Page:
Sleep, oh heavenly sleep…Leave a Comment
Sleep? We all need it, most of us relish it and if you are a mum to a special needs child, the chances are you don’t get anywhere near enough of it!
Five nights ago, weighing heavily in my arms and my hopes, I gently laid a beautiful, hand-crafted, personalised weighted blanket over my beautiful girl.
I tried not to get my hopes up, but I knew I was pinning a great deal on this simple idea of weight to calm her nervous system enough to help her sleep.
Rosy often has trouble falling asleep, then staying asleep and will also wake really early. Not great for any of us as she literally bounces out of bed any time of the night and is WIDE awake… really, really wide awake.
Weighted blankets like the one we have for Rosy, are in widespread use therapeutically for children with sensory processing disorders and autism. They give proprioceptive feedback creating increased body awareness and calming benefits for many children with special needs. This can help improve attention, focus and concentration and in many cases can be effective in helping calm overly stimulated children with sensory needs.
Weighted sensory items, with the supervision of a qualified Occupational Therapist, have been shown to help meet the needs of children with Sensory Processing Disorder (SPD), Sensory Integration Disorder, Autism, Attention Deficit Disorder (ADD), Attention Deficit Hyperactivity Disorder (ADHD), Angelman syndrome, Aspergers, Cerebral Palsy, Down syndrome, Dyslexia, Hypotonia, Pervasive Developmental Disorder (PDD-NOS) and more…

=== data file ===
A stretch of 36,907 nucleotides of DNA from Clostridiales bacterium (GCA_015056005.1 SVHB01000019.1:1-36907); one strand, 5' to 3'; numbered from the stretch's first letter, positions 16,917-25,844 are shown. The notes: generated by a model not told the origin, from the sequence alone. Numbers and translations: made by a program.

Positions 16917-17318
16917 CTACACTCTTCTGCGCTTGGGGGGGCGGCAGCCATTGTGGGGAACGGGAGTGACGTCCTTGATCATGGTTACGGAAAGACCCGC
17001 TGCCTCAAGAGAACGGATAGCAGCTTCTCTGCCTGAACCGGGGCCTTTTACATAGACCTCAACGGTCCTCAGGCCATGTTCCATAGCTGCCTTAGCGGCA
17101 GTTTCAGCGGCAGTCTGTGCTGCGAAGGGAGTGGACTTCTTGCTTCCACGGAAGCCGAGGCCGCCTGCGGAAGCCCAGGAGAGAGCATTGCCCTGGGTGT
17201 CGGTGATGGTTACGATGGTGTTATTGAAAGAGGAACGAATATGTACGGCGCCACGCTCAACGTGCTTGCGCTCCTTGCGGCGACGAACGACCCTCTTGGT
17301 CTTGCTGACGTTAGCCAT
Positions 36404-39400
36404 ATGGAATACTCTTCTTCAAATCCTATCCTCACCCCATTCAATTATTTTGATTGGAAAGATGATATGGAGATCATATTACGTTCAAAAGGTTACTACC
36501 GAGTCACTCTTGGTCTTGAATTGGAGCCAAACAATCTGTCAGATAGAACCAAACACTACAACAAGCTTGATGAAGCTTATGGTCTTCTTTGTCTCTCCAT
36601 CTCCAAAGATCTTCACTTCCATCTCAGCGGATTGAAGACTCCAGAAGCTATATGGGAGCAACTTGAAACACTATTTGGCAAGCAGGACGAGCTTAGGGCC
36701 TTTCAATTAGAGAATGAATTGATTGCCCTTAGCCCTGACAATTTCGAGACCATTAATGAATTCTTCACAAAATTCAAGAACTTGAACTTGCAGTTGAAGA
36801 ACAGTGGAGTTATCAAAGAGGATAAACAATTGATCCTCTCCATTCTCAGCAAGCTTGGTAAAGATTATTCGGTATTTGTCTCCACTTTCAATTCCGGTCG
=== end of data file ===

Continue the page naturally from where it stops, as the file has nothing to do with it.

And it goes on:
Scope.org.uk suggests that statistics show sleep problems can be more common in disabled children. Children with additional needs also seem to have greater difficulty staying asleep. Children with severe learning disability are more susceptible to sleep difficulties with over 80 per cent of children up to the age of 11 years demonstrating sleep problems. Research also suggests that children who have autism are more likely to have sleep difficulties. It has been suggested that sleep problems last an average of just over seven years and are unlikely to disappear without intervention. Scope have a lots of useful tips on sleep, medical information and a simple Sleep Diary to help work out some practical solutions.
Checking for medical issues and environmental variables and then as consistently as possible, following a bedtime routine and a sleep training method can improve the quality of life for the whole family. It can take time to establish positive sleeping patterns particularly if trying to change a long-standing problem. It is worth all the effort though!
We have finally, with a combination of a sleep routine, restful music and now her weighted blanket, had our first five consecutive nights undisturbed sleep in a row, ever! It has taken almost seven years…
As you can imagine, we all love her weighted blanket, even our cat Pudding.